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Archive for the ‘sentencing’ tag

Supervised Release in Illinois

February 3rd, 2015 at 8:53 pm

Illinois defense attorney, sentencing guidelines, Illinois criminal lawyer,Most people who have not had dealings with the criminal justice system base their knowledge of that system on what they see on television. Unfortunately, television depictions of criminal law are not always accurate, and even when they are, they cannot possibly represent the criminal law of every state because every state has different laws. One example of this issue has to do with parole. People assume because of television that when someone is released from prison, he or she is released on parole. However, in Illinois, that is not the case. Illinois eliminated parole (except for those people who were sentenced long enough ago that parole was a possibility when they were sentenced) and replaced it with supervised release, a different system entirely.

Who is Subject to Supervised Release?

Illinois statute requires a program known as mandatory supervised release. The statute says that whenever someone is sentenced to prison and that sentence is not one of natural life, “every sentence includes a term in addition to the term of imprisonment.” If a person was sentenced under the law in effect before February 1, 1978, then that term is one of parole, just like is seen on TV. If the person was sentenced under the laws in effect after that date, the term is one of “mandatory supervised release.”

What is the Difference Between Parole and Supervised Release?

Under parole systems, which many states still have, the person is released before he or she serves every day of his or her sentence. The person has specific parole rules he or she has to live by, and if he or she violates one of those rules he or she might go back to prison to finish serving out the sentence. If the person does not break the rules then he or she remains on parole until his or her sentence has expired, and then he or she is let free. Under a supervised release system, the person serves his or her sentence in prison, and after it is served there is an additional term of supervised release on top of that sentence. The supervised release term is usually two or three years. It is usually served out of custody under supervision, but some offenders actually wind up serving it in prison either by their own choice or because they are unable to find an approved home plan.

Federal Court Cracks Down on Supervised Release Conditions

Under parole systems, there are a host of conditions that can be placed on a parolee’s release. However, conditions are different under a supervised release system. There are limits on what sorts of conditions courts can impose. The Chicago Sun Times recently reported that a U.S. Appeals Court overturned four sentences because of the supervised release conditions judges had imposed. These conditions included:

  • A ban on “excessive drinking” that did not define “excessive”;
  • A lifetime ban on a person being around children under age 18, including his own children, without a probation officer’s approval; and
  • An order to get a GED or go back to prison, even if the inmate lacks the intellectual capacity to pass the GED test.

Call the Law Offices of Christopher M. Cosley

When you are convicted of a crime and sentenced to prison in Illinois, supervised release is mandatory. Before you plead guilty or go to trial in any case where this is a possibility, you need to seek the advice of an experienced Rolling Meadows criminal defense attorney. Call the Law Offices of Christopher M. Cosley at (847)394-3200. We will schedule a consultation to discuss your case.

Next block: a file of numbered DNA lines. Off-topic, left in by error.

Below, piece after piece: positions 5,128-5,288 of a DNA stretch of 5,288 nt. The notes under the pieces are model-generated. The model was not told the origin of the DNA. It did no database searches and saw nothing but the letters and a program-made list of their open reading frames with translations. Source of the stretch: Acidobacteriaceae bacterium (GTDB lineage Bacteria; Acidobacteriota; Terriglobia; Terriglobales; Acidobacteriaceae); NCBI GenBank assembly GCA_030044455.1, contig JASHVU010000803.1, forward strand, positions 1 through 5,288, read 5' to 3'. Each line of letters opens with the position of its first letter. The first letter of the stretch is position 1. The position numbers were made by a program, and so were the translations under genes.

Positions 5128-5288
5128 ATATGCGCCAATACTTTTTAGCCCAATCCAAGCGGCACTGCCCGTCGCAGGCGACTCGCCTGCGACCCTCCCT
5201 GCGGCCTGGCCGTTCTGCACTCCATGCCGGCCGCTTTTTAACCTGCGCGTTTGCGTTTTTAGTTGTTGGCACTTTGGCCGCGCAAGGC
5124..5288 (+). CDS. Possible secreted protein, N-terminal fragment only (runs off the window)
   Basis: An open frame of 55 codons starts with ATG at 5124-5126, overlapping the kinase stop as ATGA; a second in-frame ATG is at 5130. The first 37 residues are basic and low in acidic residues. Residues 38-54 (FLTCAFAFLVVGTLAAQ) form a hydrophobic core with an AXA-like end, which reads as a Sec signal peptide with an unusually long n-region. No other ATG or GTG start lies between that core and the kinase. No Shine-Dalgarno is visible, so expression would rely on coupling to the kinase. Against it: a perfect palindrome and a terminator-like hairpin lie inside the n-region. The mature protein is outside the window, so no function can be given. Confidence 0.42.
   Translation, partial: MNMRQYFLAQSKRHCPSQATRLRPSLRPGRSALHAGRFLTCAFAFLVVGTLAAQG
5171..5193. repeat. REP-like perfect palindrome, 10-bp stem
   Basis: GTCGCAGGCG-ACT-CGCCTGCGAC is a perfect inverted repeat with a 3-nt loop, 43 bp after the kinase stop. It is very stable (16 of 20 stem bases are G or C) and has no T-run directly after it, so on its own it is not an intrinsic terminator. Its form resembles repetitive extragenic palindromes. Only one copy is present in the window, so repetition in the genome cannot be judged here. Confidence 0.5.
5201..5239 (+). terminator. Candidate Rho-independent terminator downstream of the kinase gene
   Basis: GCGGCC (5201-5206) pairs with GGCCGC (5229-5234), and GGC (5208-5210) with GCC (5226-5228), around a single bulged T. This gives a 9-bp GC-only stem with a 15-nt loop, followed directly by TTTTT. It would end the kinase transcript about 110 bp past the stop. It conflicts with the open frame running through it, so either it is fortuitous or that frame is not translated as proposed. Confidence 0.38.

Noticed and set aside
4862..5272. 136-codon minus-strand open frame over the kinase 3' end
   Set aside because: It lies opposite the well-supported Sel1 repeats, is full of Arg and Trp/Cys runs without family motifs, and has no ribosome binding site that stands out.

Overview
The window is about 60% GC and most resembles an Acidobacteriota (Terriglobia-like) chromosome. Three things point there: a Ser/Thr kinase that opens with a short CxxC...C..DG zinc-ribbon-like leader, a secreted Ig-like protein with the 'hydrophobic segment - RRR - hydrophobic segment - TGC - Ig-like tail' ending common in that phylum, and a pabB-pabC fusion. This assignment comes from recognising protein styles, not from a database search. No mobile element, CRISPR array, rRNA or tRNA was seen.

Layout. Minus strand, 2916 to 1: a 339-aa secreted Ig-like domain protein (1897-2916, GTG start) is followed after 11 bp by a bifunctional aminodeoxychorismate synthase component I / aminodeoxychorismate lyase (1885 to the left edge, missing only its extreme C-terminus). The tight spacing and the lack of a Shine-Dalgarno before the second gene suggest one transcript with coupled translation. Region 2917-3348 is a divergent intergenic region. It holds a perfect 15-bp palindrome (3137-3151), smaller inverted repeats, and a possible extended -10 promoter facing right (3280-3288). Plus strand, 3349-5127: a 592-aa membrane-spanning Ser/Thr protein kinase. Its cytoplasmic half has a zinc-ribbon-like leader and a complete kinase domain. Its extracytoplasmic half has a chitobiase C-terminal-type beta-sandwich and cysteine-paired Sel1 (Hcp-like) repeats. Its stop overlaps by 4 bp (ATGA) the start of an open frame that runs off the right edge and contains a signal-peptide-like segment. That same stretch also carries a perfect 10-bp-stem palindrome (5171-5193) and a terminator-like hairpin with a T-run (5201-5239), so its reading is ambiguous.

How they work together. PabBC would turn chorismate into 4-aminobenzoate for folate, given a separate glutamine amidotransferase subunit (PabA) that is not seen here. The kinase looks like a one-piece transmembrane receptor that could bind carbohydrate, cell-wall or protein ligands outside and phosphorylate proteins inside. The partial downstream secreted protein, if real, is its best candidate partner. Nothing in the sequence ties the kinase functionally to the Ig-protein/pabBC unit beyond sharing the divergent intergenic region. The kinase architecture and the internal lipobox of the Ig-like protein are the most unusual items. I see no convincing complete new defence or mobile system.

Mount Prospect Man Sentenced for Sexual Assault

February 14th, 2013 at 4:27 pm

Herbert Burgess, 58, was convicted in early February in a Cook County Circuit Court of a Class X felony and sentenced to 24 years in prison. Burgess was accused of sexually assaulting a youth who worked for him, “the son of friends he had known for years,” according to the Chicago Tribune. Burgess was a former executive for a Buffalo Grove printing firm, and the assault of the young man occurred in Burgess’ residence on Lexington Drive. The 24-year sentence will be served concurrently, according to the Tribune, and includes 15 years for criminal sexual assault and three years for unlawful restraint. One of the key witnesses in the trial was a male who claimed on the stand that Burgess had molested him in 1978 after having been plied with alcoholic beverages. Mount Prospect Man Sentenced for Sexual Assault IMAGE

According to the United States Bureau of Justice, sexual assault can be described for “a wide range of victimizations, separate from rape or attempted rape.” They usually involve attacks or attempted attacks, and usually involve unwanted sexual contact. Sexual assault can also refer to verbal threats. According to a Canadian Justice Department publication, a perpetrator of sexual abuse will “most likely be a friend or family member.” The specifics of the sexual assault in the Burgess case were not revealed to the media, though it was clear that he was an old acquaintance of his victim.

The Illinois Coalition Against Sexual Assault (ICASA) is a group that works with and for survivors of sexual victimization in the state. According to the ICASA, in 2012, the organization served 18,092 adult, adolescent, and child survivors of sexual assault, child sexual abuse, and sexual harassment. The number was significantly lower than the 2011 figure of 18,896.

If you or someone you know has been accused of a sexual assault crime, don’t go through it alone. Contact a dedicated Chicago-area criminal defense attorney today.

Image courtesy of FreeDigitalPhotos.net

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